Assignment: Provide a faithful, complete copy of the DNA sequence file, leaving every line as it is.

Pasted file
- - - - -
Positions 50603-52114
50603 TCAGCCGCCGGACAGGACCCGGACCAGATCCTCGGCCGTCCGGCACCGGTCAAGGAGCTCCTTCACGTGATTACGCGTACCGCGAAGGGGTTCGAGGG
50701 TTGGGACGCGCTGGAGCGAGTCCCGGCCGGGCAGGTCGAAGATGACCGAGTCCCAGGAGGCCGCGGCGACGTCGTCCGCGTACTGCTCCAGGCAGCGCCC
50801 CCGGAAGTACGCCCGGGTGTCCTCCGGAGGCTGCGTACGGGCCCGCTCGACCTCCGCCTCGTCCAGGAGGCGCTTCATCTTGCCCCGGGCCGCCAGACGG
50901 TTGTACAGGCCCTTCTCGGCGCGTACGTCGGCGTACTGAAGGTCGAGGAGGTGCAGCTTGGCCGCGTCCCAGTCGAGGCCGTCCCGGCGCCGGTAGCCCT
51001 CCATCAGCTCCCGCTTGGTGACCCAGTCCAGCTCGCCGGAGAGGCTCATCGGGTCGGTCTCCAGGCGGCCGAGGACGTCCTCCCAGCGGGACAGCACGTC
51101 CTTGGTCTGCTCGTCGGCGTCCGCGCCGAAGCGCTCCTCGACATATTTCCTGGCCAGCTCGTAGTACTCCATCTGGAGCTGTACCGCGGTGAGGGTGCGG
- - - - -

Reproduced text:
Positions 50603-52114
50603 TCAGCCGCCGGACAGGACCCGGACCAGATCCTCGGCCGTCCGGCACCGGTCAAGGAGCTCCTTCACGTGATTACGCGTACCGCGAAGGGGTTCGAGGG
50701 TTGGGACGCGCTGGAGCGAGTCCCGGCCGGGCAGGTCGAAGATGACCGAGTCCCAGGAGGCCGCGGCGACGTCGTCCGCGTACTGCTCCAGGCAGCGCCC
50801 CCGGAAGTACGCCCGGGTGTCCTCCGGAGGCTGCGTACGGGCCCGCTCGACCTCCGCCTCGTCCAGGAGGCGCTTCATCTTGCCCCGGGCCGCCAGACGG
50901 TTGTACAGGCCCTTCTCGGCGCGTACGTCGGCGTACTGAAGGTCGAGGAGGTGCAGCTTGGCCGCGTCCCAGTCGAGGCCGTCCCGGCGCCGGTAGCCCT
51001 CCATCAGCTCCCGCTTGGTGACCCAGTCCAGCTCGCCGGAGAGGCTCATCGGGTCGGTCTCCAGGCGGCCGAGGACGTCCTCCCAGCGGGACAGCACGTC
51101 CTTGGTCTGCTCGTCGGCGTCCGCGCCGAAGCGCTCCTCGACATATTTCCTGGCCAGCTCGTAGTACTCCATCTGGAGCTGTACCGCGGTGAGGGTGCGG